Josh Barriere celebrates his third goal of the game against Fort Ann in the NYSPHSAA Class D championship game. Is this the best team that the storied Chazy soccer program has ever seen?
When something has “the look,” you just have to stand back and appreciate what you are watching.
Such was the case with the 2012 Chazy Eagles boys varsity soccer team. From the start of the season, everyone could see that there was something different that would end up setting this team apart from the others.
In Chazy, that is a difficult thing to do, as the rest of Section VII measures success with Sectional banners and regional appearance, the Eagles measure them in plaques that resemble the state of New York (they really have to do something to make Long Island look better, though).
Hey, David Poitras even said it, they had to get their trophy back.
That is exactly what they did, rolling through every Section VII opponent save one (a 3-3 tie with Beekmantown that they won on penalty kicks, in our book making them 22-0-0, not 21-0-1). They then ran through the Sectional tournament, winning three games by a combined score of 25-2.
That got everyone thinking, is this the worse we have ever seen Section VII soccer? Is it that these other teams are so bad they just make Chazy look that good?
The answer was no. The Eagles then went on to beat Section X representative Heuvelton 6-0 to advance to the Class D final four in Middletown. Their first match-up was a 1-0 win against the only team the experts thought stood a chance to beat them, second-ranked Poland.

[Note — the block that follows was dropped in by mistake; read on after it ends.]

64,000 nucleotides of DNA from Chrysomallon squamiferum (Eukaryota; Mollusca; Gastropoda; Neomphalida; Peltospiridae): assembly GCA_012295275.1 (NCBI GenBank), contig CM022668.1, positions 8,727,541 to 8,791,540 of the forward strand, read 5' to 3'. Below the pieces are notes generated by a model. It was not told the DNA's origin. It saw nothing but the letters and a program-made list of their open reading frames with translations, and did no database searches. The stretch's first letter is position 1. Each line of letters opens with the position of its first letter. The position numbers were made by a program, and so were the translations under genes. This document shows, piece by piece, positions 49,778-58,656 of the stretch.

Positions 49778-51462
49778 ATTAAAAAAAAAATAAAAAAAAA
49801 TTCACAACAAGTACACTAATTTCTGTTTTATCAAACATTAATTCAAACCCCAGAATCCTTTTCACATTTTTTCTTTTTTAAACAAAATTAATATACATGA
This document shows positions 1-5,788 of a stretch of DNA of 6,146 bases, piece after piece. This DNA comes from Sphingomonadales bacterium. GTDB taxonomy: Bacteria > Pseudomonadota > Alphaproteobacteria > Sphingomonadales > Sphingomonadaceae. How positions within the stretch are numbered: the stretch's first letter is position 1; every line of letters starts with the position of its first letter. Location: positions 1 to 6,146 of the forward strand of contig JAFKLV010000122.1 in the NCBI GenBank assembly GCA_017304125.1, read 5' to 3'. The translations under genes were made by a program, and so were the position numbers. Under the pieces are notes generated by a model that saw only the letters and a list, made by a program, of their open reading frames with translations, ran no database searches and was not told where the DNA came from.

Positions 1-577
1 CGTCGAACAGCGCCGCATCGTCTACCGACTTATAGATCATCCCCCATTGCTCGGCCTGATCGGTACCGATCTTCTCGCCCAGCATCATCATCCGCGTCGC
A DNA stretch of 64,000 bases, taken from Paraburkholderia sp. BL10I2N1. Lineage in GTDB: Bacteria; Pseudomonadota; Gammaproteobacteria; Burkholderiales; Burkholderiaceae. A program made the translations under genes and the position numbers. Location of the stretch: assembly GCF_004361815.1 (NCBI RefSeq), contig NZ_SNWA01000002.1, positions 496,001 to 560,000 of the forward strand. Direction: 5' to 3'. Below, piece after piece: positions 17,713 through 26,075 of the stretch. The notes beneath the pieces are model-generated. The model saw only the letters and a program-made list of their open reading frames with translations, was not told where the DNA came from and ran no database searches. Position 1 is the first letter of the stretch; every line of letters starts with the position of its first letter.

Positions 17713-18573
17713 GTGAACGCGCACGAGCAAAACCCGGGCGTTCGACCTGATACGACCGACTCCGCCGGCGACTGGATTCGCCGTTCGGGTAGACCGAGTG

This game was not as close as the score sounds. Chazy dominated the shot chart, time of possession, possession in the opponents’ end, corner kicks, 50/50 balls — everywhere in the scorebook and on the field. The only place they didn’t have an edge was saves, as Poland keeper Mitch Jones single-handedly kept his team in the game making saves that no other goalie has made against the Eagles. Despite a drastic miscue on his part, Jones was in no way the blame for that loss.
Then came the finals, a 4-0 coronation ceremony against Fort Ann out of Section II.
After these 80 minutes, gone were the memories of a 1-0 game that was dominated by the Eagles but won by Hamilton one year ago. This team had a goal to get back and avenge that loss and, while not having to go through Hamilton (which did not make it out of its own section), did just that.
It is the sixth state title for the Eagles, putting them in rarified air. Only three other teams have as many or more titles, with Southold and Shenedehowa having six and Pittsford Mendon seven.
It also puts head coach Rob McAuliffe in rarified air. While not alone at the top of the mountain, he stands with Joe Borrosh and Mike Campisi as the only two coaches to manage six teams to a state title. However, McAuliffe brought some rocks up the mountain with him in hopes of making it a little higher by collecting a seventh state title. As he said, their goal will always be to win a state title — that’s every year.
But this championship also put this team, captained by Brandon Laurin and Nathan Reynolds, in rarified air. As the game wound down, the mumble of “greatest Chazy team ever” started. McAuliffe said that they may very well be, using the 2005 team as an example. That team scored 164 goals and had 21 shutouts. This team allowed nine goals all season and was only tested twice — once by a Class B school that was a preseason favorite in Section VII and again by the second-ranked team in the state (based on the scoreboard). In Chazy, the debate has begun.
What cannot be debated is that this, more than any other, was Chazy’s year. They had the team, they had the coaching and now they have to sew in a sixth star to the uniforms.